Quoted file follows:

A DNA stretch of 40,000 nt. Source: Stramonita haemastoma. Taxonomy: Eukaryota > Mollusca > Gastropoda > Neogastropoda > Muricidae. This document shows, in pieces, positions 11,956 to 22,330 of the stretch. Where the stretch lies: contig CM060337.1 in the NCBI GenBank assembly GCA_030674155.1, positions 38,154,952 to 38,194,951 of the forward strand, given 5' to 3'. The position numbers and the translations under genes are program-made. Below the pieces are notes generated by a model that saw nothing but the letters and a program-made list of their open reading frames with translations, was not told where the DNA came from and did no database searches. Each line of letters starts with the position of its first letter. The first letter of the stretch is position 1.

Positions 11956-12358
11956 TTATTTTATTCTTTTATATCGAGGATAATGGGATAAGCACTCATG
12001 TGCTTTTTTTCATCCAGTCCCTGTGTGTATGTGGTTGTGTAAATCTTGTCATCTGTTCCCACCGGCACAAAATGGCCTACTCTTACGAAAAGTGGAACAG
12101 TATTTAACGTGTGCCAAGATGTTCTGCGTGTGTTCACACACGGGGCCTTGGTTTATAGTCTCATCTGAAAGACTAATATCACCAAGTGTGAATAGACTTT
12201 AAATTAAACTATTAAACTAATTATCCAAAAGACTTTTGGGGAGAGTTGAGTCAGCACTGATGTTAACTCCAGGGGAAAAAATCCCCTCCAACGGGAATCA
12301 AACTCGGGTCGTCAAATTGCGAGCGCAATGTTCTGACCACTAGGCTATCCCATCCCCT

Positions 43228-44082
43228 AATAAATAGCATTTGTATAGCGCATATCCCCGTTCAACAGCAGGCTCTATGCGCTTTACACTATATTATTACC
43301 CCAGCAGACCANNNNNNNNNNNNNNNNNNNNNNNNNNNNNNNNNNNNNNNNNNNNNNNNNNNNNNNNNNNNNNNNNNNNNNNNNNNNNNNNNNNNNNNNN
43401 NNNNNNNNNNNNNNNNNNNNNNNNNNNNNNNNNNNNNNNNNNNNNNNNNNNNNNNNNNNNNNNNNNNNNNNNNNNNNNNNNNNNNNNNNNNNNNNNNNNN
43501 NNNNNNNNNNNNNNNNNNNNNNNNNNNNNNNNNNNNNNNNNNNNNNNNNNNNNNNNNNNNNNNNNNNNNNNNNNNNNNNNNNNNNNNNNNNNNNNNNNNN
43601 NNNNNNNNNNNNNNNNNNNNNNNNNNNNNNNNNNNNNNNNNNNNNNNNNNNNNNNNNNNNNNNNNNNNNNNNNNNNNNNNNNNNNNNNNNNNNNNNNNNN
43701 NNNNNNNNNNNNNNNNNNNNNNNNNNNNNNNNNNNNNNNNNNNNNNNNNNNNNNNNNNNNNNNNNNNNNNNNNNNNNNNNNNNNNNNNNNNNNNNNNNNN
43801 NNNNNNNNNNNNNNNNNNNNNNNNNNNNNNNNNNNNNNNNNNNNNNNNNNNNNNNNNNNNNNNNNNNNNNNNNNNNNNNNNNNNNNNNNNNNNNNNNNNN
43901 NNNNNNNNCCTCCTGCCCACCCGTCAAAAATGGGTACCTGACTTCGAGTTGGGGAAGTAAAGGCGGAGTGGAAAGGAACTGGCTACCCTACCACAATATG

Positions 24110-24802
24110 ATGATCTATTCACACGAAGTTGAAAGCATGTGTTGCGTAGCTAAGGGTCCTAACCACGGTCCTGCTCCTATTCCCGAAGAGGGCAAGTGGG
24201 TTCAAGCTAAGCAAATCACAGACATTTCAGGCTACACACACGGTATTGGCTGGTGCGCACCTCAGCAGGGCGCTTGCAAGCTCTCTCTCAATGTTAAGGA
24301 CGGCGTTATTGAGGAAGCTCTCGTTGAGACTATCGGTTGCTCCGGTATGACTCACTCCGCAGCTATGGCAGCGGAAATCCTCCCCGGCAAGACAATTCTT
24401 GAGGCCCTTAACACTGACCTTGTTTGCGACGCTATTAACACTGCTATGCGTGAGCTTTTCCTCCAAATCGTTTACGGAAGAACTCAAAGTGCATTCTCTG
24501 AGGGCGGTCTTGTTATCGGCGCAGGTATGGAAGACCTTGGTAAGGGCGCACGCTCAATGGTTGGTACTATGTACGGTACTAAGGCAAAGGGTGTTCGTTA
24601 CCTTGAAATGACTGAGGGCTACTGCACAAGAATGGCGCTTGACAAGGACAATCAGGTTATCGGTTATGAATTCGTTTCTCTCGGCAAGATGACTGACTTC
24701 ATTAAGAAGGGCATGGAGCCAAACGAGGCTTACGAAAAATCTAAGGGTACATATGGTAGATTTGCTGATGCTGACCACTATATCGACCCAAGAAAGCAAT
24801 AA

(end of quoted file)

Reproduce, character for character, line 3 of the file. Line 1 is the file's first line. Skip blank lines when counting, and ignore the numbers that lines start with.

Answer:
11956 TTATTTTATTCTTTTATATCGAGGATAATGGGATAAGCACTCATG